When consolidation began in the beer industry a decade ago, it was supposed to be a big win for shareholders of big beer companies. Anheuser-Busch InBev (NYSE:BUD) and Molson Coors (NYSE:TAP) now dominate overall volume in the beer industry both domestically and globally, and in theory they should be able to use their scale and distribution power to grow sales and expand margins.
But the reality in the big beer business has been very different from the theory. Market share for big beer brands is declining and pricing power is not what it once was. And big beer stocks are underperforming the market by a wide margin right now.
Big beer loses its luster
Overall, beer volume is falling slightly in the U.S., exemplified by a 1% drop in volume in 2017 to 196.3 million barrels, according to the Brewers Association. However, craft beer volume rose 5%, so big beer brands are losing share at a rapid rate, and conditions aren't improving in 2018.
According to IRI Group scan data, brewers with over 1 million barrels in capacity had a 2.5% drop in volume in the first half of 2018 and those with 100,000 to 1 million barrels of capacity dropped 1.5%. On the other hand, brewers with 10,000 to 100,000 barrels in capacity had a 5.4% increase in volume and those with 10,000 barrels or less in capacity jumped 30.8%. These are the small brewpubs and microbreweries popping up all over the country.
According to the Brewers Association, the number of brewpubs, microbreweries, and regional brewers jumped from 2,898 in 2013 to 5,424 in 2016. It's like small brewers are inflicting the equivalent of a thousand cuts on the big beer industry and there's very little that companies like AB InBev and Molson Coors can do about it.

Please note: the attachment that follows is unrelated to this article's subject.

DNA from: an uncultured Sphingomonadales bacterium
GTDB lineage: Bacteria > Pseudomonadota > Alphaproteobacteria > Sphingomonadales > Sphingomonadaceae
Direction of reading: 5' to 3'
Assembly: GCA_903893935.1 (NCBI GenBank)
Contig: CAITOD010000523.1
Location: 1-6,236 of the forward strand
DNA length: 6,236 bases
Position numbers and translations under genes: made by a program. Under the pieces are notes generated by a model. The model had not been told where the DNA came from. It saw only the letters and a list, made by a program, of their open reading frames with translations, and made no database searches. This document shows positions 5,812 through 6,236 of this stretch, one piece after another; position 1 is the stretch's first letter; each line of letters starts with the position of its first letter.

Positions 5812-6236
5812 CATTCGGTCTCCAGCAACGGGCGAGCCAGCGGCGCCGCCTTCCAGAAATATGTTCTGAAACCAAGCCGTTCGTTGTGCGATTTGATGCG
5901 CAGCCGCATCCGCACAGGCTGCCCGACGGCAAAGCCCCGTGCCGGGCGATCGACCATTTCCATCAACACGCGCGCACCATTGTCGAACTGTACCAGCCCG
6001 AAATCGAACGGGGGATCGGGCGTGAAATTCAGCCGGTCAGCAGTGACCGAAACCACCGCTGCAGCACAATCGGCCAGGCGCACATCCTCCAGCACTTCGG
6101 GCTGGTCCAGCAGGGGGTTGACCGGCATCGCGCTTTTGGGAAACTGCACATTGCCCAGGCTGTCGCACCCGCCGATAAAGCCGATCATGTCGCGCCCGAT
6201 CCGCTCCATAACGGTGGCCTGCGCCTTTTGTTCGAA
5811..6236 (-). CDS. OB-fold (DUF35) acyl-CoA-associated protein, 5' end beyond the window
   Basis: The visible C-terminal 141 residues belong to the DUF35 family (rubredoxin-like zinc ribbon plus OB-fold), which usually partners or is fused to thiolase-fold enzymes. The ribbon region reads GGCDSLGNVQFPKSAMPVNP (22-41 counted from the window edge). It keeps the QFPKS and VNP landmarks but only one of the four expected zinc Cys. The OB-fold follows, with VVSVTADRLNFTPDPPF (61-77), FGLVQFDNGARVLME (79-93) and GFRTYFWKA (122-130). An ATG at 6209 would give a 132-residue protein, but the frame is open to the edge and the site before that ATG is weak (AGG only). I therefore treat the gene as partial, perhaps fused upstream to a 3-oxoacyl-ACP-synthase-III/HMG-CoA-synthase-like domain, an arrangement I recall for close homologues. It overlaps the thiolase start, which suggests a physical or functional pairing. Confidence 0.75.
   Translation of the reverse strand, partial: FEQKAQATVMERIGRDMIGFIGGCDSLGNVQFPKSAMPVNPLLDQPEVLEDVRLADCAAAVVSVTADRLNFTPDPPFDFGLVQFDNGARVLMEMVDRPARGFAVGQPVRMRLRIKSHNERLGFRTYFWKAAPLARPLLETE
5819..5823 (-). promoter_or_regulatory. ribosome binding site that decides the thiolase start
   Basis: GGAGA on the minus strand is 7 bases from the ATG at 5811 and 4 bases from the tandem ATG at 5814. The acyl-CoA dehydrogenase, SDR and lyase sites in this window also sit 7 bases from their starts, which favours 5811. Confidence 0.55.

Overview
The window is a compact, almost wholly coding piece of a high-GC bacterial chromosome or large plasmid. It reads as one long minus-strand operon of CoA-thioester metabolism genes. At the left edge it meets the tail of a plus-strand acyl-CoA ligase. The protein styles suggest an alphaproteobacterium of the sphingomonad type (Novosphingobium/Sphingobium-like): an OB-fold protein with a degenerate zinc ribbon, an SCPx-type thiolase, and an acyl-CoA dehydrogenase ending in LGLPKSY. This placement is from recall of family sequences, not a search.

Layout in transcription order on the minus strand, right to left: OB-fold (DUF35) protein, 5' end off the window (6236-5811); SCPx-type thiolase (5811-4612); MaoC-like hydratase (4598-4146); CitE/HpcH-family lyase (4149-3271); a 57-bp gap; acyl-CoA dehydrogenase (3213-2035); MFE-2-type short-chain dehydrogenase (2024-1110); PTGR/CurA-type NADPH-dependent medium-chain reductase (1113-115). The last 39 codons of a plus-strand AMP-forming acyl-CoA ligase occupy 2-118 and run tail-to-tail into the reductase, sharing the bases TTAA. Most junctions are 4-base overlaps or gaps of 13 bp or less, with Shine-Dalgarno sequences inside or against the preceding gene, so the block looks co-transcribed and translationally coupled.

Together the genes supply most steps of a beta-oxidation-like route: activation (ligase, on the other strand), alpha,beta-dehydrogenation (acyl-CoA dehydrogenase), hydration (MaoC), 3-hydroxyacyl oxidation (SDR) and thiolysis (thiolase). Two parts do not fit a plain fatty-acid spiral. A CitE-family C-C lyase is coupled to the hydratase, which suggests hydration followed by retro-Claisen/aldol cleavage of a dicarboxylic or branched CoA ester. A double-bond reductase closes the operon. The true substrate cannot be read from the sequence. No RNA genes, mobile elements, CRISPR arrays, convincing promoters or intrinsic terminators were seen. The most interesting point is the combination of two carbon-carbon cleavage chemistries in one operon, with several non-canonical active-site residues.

The only way to fight back
The growth of craft beers isn't lost on big brewers. AB InBev has bought 10 craft brewers and is now hoping to grow those businesses organically, offsetting some of the lost volume in traditional brands. Molson Coors recently acquired the Trou du Diable brewery in Canada and the Clearly Kombucha brand in the U.S., expanding beyond beer. Kombucha is fermented sweetened tea.
Both companies are willing to invest in acquiring smaller competitors to make up for their own lost business. But chasing acquisitions is rarely a great way to generate value when your core business is in structural decline. And you can see above that acquiring craft brewers hasn't helped their stock price.
Tastes are changing
It's hard to see big beer companies making a strong recovery from where they are today given the trends in craft breweries. Consumers want a local product and are willing to pay a premium for it, making the price advantage big beer has all but obsolete.
This isn't to say that big beer will cease to make money, but the business is challenging, and given the uncertainty, these aren't stocks I would jump into today.